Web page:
The challenges of trying to keep schools open during the omicron surge
RACHEL MARTIN, HOST:
The rapid spread of omicron is forcing some school districts to do what seemed pretty unthinkable just a few months ago, send students home and take school back online. NPR's Cory Turner joins us now to talk about all this. Hey, Cory.
CORY TURNER, BYLINE: Hey, Rachel.
MARTIN: Are we really back here, Cory? I mean, all these school closures have been happening over the last few weeks. Where exactly?
TURNER: Yeah. So we're looking at places like Detroit, Milwaukee and Louisville - are all virtual or have been, as well as a third of Baltimore schools. There's also Chicago, where teachers and city leaders appear to have resolved their standoff overnight over whether it's safe to learn in-person. Looks like students are set to return to class there on Wednesday. Closures are still fairly isolated and short, just a week or two. But honestly, Rachel, it wouldn't surprise me to see more. We have to remember that omicron was hitting its stride right as we hit the big holiday travel rush. I spoke with one elementary teacher in Louisville, Penelope Quesada, who said she supported the decision to go virtual for a week, but now she's worried about her students being home. You know, she told me school staff met online yesterday to prepare for this week of remote learning.
PENELOPE QUESADA: Man, I mean, nobody was smiling. Everybody had this like, traumatic face of, oh, my God. We're here. We're back again.
MARTIN: I mean, omicron, we know, is more transmissible than other variants. But it appears not to make people as sick, especially if you're vaccinated. And lots of pediatricians have been pretty forceful, saying kids are better off in school. So why is this happening?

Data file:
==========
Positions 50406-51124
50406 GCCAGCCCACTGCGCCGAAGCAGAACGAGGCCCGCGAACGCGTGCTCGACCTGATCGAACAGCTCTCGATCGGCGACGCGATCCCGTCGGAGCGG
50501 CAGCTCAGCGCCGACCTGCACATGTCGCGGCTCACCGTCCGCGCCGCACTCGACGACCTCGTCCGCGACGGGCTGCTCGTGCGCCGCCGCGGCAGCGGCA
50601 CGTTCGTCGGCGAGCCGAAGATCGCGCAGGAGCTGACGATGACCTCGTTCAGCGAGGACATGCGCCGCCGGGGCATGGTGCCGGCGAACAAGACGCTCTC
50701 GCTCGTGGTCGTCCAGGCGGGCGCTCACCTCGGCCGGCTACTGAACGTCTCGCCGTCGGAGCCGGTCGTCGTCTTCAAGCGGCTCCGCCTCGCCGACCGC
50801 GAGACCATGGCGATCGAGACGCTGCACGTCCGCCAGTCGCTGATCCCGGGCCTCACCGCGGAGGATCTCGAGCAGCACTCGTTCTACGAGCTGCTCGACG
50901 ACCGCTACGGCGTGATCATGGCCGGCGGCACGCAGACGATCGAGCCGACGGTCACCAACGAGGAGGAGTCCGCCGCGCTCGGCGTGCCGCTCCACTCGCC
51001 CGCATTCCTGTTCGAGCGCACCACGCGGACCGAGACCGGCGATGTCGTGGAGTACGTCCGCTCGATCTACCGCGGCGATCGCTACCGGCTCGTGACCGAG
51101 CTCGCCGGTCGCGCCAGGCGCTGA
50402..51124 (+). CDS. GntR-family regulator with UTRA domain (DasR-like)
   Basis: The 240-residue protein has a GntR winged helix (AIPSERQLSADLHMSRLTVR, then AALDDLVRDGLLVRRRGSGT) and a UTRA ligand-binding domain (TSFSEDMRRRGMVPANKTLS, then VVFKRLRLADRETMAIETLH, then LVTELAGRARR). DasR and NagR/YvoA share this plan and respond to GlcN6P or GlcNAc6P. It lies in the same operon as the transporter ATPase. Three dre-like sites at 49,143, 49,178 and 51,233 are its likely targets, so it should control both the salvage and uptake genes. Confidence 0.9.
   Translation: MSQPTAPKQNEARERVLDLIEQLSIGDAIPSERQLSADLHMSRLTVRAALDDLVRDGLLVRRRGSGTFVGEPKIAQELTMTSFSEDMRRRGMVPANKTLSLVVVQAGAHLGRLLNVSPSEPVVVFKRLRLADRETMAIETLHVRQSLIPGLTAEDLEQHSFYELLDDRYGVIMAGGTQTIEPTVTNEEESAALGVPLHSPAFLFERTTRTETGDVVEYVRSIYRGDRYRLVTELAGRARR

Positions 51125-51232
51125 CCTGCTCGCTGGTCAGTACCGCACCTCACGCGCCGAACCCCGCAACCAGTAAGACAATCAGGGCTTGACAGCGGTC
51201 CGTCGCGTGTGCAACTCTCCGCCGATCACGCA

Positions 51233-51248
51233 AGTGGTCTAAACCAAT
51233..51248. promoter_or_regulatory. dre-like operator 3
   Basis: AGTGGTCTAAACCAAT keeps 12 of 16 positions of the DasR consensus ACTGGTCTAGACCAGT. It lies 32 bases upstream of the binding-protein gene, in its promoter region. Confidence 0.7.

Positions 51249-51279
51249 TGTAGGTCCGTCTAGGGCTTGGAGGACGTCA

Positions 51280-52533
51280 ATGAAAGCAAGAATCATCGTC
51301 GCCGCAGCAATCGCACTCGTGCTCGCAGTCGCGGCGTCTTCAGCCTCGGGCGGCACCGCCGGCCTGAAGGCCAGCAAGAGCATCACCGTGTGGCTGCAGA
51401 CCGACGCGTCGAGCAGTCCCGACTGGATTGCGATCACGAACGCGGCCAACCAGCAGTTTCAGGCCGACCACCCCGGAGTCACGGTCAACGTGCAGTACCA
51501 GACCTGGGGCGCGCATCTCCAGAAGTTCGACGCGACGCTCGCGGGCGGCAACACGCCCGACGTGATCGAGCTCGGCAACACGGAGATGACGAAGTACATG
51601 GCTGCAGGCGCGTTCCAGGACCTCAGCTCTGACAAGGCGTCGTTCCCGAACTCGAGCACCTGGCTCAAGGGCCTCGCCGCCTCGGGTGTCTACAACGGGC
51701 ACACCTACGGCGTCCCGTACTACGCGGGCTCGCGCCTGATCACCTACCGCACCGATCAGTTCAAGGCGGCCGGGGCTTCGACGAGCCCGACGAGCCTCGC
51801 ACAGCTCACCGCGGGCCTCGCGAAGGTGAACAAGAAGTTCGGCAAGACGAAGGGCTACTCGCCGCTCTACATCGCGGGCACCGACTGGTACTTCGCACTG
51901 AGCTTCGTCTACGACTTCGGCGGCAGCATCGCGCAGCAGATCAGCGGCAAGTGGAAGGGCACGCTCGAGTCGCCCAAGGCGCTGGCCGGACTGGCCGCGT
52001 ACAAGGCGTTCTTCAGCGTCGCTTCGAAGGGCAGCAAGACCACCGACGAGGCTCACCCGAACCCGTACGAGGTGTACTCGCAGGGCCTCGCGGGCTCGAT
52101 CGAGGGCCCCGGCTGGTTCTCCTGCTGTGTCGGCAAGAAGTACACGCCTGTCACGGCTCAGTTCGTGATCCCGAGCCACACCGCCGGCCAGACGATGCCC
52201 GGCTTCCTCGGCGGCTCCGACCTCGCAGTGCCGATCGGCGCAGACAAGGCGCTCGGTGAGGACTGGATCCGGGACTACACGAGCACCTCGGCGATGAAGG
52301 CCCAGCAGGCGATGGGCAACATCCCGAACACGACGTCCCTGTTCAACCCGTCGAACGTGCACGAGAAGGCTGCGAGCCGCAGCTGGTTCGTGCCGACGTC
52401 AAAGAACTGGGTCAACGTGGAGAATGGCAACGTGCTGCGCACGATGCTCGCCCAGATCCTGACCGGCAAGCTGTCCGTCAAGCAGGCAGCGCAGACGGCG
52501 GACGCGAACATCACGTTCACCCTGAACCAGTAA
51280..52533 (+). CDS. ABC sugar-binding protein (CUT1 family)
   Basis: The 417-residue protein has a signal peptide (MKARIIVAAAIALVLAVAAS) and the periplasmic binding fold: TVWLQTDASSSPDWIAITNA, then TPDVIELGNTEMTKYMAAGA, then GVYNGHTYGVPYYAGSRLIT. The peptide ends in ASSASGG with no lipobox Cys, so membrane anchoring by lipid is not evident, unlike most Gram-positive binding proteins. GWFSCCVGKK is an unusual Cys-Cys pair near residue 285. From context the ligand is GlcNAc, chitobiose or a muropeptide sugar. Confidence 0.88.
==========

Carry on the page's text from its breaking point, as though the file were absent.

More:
TURNER: You know, in many cases, it really comes down to one word, staffing. So many teachers and bus drivers are out sick right now that districts just don't have enough adults. You know, making matters worse, Rachel, many communities are suffering from a very real shortage of substitute teachers. I spoke with Louisville Superintendent Marty Pollio yesterday, not long after he moved the district online for a week. And he told me that last week, he even sent staff from his district headquarters to cover for sick teachers.
MARTY POLLIO: But when you start like, on Thursday, it was over 600 uncovered classrooms in our district. It becomes really untenable at a certain point.
TURNER: And for context, Pollio estimated that that's roughly 10% of his classrooms that didn't have teachers. So you're looking at a lot of consolidating classes and asking folks to essentially be teachers who don't have any specific expertise.
MARTIN: Have schools gotten any better at just being more nimble, managing the big swings of all this?
TURNER: I think they're practiced at this art at this point, but there are also just limitations. And I think also, one really important thing has changed, which is the tone of all this. You know, I was talking to Dan Domenech yesterday. He talks to superintendents all the time as head of the National School Superintendents Association. And he told me he's heard something from a few superintendents personally that he's never heard before. And I should say this might be a little hard to hear.
DANIEL A DOMENECH: Superintendents calling me, telling me that they're ready to commit suicide. That - I've never, ever seen a period of time where I've had to deal with that.
MARTIN: Oh my gosh, Cory. I mean...
MARTIN: ...That's just amazing, awful to hear that school leaders would feel this way.
TURNER: Yeah, I mean, it's a pressure cooker right now, this debate around safe schooling. And school leaders and educators feel like whatever they do, they're going to make somebody angry. And that is a huge difference between now and, say, where we started this thing almost two years ago. If there is hope, though, it's that closures we're looking at will be brief, a matter of a week or two.
MARTIN: Yeah. NPR education correspondent Cory Turner. We appreciate you, Cory. And if you or someone you know is having thoughts about suicide, contact the National Suicide Prevention Lifeline, 1-800-273-8255. Transcript provided by NPR, Copyright NPR.